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What does a School Psychologist do?

By Archana Khambekar
Updated Mar 03, 2024
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A school psychologist is a specialist who has an understanding of child psychology and its influence on learning and behavior of young children and teenagers. Schools may engage psychologists to appraise students' academic abilities, intelligence, and personal development. Sometimes they are consulted for diagnosing learning disabilities. Psychologists could be involved in behavioral mediation or counseling a child who may be going through emotionally difficult situation. When dealing with behavioral or academic issues, psychologists often counsel students, as well their teachers and parents.

School psychologists work in various functional areas, one of which is assessment of students' academic capabilities, psychological development, and aptitude. Depending on the type of evaluation, psychologists may use different methods, which include standardized tests, personal interviews, or observation of a student's behavior. They may test students on diverse parameters that include intelligence, logic, language proficiency, problem solving skills, and social abilities. School psychologists may interpret the results in terms of student’s abilities as an individual, or relative to others in the age group.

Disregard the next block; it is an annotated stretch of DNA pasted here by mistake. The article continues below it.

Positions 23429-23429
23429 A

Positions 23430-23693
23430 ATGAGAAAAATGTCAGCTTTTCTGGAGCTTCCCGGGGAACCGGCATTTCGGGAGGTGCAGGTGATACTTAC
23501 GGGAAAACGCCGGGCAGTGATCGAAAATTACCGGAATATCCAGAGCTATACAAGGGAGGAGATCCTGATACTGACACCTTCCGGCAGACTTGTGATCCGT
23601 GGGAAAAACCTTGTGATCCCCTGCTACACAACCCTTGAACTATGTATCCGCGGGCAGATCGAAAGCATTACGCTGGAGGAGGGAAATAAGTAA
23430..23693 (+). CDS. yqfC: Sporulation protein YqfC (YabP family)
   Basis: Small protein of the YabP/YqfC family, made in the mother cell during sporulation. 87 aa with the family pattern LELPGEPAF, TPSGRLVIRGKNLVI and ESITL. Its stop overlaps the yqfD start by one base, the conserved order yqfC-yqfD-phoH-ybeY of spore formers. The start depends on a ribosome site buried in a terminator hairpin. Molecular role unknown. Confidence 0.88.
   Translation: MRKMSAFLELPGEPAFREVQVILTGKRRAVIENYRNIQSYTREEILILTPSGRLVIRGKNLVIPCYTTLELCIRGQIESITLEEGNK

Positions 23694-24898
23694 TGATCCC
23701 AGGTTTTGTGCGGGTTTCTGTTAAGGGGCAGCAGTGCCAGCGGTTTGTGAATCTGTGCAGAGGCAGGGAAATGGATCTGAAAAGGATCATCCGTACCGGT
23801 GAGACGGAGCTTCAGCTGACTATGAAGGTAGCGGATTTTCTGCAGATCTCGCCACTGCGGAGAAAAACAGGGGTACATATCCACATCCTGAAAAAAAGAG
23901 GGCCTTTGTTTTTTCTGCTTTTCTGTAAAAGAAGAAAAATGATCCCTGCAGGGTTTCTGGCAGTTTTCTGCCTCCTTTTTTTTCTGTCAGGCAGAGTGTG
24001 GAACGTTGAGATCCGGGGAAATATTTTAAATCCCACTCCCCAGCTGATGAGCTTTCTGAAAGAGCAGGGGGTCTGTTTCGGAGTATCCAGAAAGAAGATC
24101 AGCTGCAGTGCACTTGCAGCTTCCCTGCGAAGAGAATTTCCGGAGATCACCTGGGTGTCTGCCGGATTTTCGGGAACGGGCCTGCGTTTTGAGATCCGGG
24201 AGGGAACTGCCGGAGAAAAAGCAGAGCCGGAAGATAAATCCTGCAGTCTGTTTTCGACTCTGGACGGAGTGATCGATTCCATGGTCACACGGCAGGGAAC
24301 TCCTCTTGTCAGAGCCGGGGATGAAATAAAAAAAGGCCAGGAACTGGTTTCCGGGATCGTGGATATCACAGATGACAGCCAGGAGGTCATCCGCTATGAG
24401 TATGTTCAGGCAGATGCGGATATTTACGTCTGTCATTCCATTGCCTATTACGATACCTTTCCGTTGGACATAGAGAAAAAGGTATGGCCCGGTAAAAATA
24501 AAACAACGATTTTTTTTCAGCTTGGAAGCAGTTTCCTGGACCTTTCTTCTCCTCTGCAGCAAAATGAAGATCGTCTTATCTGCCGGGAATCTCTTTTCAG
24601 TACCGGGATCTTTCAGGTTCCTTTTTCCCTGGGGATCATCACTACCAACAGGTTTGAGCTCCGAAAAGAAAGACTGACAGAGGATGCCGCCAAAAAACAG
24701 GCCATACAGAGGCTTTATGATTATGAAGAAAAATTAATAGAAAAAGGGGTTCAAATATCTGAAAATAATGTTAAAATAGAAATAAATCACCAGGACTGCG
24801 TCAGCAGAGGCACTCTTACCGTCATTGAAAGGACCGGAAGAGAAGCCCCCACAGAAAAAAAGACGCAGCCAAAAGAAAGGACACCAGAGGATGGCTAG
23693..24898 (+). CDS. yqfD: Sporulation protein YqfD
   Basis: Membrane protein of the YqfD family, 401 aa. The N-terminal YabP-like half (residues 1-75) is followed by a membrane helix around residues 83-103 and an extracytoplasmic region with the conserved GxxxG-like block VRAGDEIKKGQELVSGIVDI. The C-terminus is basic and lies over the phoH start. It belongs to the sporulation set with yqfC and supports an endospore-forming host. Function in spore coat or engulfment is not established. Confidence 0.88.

A student who has trouble in certain areas of learning, or often has difficulty focusing and completing school assignments, may be referred to a school psychologist. If a learning or cognitive problem is diagnosed, the psychologist may recommend measures to help improve the student's development. Generally observations of the psychologist are taken into consideration when ascertaining whether a student needs a different or special method of instruction.

The school psychologist may be involved in handling issues related to student behavior in the classroom. The psychologist usually evaluates conduct of the student concerned and devises an approach to achieve behavioral improvement. The goal is to deter the student from behavior that could be self-detrimental or problematic to others in the class. Behavioral modification aims to assist the student in classroom interactions and promote academic performance. Besides monitoring the student's progress, school psychologists often suggest ways in which teachers and parents can work proactively with the student.

At times, a child's grades or school performance may suffer due to problems at home, a personal tragedy, or social and emotional challenges faced in the school. The school psychologist could assist the child in coping with the situation and making good progress in school. In some instances, the psychologist is called upon to counsel adolescents in dealing with issues such as addiction, harassment of any form, or typical problems encountered in the teenage years. The psychologist may advise the parents and teachers concerned with helping children through their tribulation and issues.